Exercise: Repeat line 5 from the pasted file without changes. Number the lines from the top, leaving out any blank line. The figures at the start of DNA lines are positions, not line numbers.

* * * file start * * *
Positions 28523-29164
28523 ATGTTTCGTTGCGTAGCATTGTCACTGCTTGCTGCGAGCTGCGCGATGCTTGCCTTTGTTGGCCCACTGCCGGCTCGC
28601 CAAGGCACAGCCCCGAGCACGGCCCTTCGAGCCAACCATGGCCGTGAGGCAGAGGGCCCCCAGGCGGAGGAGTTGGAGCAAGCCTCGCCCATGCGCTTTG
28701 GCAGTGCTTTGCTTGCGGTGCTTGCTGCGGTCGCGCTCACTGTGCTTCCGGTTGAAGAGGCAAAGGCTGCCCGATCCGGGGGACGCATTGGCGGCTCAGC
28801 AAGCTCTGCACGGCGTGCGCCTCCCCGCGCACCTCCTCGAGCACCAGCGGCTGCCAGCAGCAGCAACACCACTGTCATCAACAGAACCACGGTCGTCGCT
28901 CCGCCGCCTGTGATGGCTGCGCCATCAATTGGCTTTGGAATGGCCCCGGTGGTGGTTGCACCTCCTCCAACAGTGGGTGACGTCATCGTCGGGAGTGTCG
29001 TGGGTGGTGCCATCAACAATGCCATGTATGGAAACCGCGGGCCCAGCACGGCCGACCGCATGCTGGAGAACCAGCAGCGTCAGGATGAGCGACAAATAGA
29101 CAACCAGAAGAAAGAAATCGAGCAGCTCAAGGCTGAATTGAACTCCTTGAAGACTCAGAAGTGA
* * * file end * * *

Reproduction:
28801 AAGCTCTGCACGGCGTGCGCCTCCCCGCGCACCTCCTCGAGCACCAGCGGCTGCCAGCAGCAGCAACACCACTGTCATCAACAGAACCACGGTCGTCGCT